Amazing finds everyone! Beautiful mushrooms! We really want to find some chickens and hens and oysters. We never found morels but kept looking and found some Reishi and Corals! Soooo excited! They were delicious. We fried some which were so tasty. I also made Reishi broth and then made beef stew with the broth. Yummmm!
We found several baby reishis when we got the chickens, but weren't sure what exactly to do with them. They still look happy, so maybe we'll try a broth and fry up a couple. I'm very curious about corals, in terms of edibility - do you consider them all safe in NY and/or do you have any tips for determining which are safe to eat? We find a lot in the fall, kind of yellower/golder than the ones you've shown in your pics. I've seen conflicting info about them, so am quite interested in what anyone here thinks.

Be safe, everyone, and happy hunting!!
 

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Really glad to see you guys, and your finds!



Thanks for asking - we're actually finally cooking them up tonight for a full meal. I was worried it would be too late, but they still look beautiful after storing them in the fridge between two moist paper towels with a loose foil covering. It's been a busy family week, with birthday dinners, so this is our first chance to eat them! Fingers crossed, but the initial taste produced no adverse reactions at all. I've read that some people can only find them on hemlock... will definitely let you know how it turns out!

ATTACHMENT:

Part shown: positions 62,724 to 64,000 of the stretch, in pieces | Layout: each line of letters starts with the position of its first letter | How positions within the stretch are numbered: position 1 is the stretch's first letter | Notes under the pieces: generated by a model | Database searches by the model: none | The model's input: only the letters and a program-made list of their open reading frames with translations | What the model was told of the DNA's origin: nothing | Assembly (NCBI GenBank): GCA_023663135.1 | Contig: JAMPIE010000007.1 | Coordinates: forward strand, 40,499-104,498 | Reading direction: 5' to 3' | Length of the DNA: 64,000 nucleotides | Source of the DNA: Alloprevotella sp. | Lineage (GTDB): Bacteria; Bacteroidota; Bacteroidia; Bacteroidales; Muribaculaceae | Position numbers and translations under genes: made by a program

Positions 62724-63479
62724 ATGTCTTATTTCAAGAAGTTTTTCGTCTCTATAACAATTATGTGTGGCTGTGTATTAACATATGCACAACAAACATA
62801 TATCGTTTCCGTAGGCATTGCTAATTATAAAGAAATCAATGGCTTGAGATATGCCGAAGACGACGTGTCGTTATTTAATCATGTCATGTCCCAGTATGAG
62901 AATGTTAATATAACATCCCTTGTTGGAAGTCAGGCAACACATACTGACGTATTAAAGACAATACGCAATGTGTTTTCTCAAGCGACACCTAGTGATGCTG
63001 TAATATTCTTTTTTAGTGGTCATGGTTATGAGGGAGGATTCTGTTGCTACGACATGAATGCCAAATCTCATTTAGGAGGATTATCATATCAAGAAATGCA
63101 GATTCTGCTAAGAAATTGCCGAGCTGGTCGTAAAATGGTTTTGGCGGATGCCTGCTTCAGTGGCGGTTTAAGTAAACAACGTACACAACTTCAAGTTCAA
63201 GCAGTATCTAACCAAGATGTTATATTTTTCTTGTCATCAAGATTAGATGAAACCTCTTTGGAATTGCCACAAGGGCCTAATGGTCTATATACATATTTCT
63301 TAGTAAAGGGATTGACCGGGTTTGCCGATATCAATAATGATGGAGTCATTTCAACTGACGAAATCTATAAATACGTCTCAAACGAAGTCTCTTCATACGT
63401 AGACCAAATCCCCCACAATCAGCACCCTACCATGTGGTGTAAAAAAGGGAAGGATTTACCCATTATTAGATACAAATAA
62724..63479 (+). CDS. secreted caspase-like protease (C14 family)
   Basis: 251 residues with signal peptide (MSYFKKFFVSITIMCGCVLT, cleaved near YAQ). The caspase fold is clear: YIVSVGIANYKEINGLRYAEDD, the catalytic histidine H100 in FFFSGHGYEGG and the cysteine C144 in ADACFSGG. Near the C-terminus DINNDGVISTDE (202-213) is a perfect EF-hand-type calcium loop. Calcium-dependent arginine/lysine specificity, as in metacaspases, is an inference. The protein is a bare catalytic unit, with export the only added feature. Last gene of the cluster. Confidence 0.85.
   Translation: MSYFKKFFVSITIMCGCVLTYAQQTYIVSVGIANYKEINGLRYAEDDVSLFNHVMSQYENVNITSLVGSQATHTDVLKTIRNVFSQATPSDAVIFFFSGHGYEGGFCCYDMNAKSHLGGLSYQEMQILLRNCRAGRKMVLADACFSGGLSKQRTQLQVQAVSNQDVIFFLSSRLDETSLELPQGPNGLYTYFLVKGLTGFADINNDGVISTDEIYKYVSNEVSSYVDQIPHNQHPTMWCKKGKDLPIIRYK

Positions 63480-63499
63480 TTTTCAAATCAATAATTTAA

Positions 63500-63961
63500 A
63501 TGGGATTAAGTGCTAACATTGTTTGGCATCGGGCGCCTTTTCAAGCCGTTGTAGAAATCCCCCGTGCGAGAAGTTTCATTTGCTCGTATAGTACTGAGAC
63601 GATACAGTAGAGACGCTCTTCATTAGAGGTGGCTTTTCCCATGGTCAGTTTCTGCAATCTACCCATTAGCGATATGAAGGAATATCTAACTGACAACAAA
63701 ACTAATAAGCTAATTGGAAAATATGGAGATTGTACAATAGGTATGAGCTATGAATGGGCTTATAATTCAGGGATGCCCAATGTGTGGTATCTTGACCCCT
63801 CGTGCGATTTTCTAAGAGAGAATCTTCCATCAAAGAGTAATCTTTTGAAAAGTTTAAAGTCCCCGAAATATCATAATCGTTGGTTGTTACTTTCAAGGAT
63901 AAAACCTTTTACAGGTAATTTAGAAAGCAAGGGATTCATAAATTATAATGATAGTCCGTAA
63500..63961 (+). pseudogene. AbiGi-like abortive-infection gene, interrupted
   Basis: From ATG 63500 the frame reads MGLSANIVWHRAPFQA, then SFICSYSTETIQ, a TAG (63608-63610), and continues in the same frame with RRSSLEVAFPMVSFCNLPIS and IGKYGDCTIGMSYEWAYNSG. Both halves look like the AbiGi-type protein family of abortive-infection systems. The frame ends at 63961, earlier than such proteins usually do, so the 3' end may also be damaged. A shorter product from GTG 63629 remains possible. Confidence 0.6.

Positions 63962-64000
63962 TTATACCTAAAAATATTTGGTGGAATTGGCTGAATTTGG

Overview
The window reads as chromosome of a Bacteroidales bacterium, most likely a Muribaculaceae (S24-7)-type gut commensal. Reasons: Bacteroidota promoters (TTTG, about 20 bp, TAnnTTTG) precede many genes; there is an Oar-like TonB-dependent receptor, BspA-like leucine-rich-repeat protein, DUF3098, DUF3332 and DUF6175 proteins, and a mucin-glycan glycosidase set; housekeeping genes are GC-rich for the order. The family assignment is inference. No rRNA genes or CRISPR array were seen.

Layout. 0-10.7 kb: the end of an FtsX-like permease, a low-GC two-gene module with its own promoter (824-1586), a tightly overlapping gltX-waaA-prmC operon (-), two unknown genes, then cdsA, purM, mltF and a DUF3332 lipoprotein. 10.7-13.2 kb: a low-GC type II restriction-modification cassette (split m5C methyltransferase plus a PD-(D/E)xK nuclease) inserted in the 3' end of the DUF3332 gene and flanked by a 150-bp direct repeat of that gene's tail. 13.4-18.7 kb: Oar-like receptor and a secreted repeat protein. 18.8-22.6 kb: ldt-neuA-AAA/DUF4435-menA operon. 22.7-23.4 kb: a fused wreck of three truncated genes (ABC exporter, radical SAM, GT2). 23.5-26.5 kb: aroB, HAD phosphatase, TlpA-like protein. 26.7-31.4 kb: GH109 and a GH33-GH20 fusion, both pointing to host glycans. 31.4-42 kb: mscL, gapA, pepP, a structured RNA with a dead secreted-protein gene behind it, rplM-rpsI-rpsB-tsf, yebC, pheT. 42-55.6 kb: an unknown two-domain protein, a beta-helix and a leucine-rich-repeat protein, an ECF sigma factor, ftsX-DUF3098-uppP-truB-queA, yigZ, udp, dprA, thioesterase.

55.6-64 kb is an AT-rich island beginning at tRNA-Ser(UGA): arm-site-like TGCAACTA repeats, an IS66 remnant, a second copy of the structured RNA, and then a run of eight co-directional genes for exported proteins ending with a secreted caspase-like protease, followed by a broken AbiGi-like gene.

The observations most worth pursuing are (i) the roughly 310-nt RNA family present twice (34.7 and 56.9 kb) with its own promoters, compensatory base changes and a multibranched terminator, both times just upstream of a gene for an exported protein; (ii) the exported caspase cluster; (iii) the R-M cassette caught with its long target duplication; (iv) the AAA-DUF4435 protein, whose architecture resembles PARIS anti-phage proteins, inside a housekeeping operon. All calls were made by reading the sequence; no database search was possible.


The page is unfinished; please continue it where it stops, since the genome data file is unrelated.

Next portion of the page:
We found several baby reishis when we got the chickens, but weren't sure what exactly to do with them. They still look happy, so maybe we'll try a broth and fry up a couple. I'm very curious about corals, in terms of edibility - do you consider them all safe in NY and/or do you have any tips for determining which are safe to eat? We find a lot in the fall, kind of yellower/golder than the ones you've shown in your pics. I've seen conflicting info about them, so am quite interested in what anyone here thinks.

Be safe, everyone, and happy hunting!!

According to our Mushrooms of the Northeast guide there are some edible but also some non-edible varieties of Corals. We’ve seen the younger ones look more pale and then yellowish tan as they get older. But we thought they were delicious, dipped in egg wash then seasoned flour, then fried in butter.
 

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Update - we are alive after consuming much cotw from eastern hemlock! My wonderful personal chef husband cooked them all up for about 1/2 hour, then added BBQ sauce for another 10 mins in the pan. [I know, I'm no photographer!]

chicken bbq 6-2020.jpg



First night, we put it on hot dog rolls, then on ramen with veggies for the second night because we're super fancy like that. I've also been picking at it from our container in the fridge, including making 2 cold sandwiches with a few lettuce varieties we grew from seed. Thinking we may finish the rest off tonight by adding a peanut butter sauce and putting it over spiral pasta. Like a sorta spicy BBQ peanut sauce thing? Surprised it's fed us as much as it has!

@greenie80 Sounds very yummy, and I really appreciate your response! I'll definitely be looking more closely at corals this year, to try determining which are safe. For some reason, they've been confounding me as far as IDs go. I feel like we got honey mushrooms down quite well last year, so it will be good to have a new variety to tackle. Of course, we always do extra verification before eating anything we're not 100 percent certain of, just in case!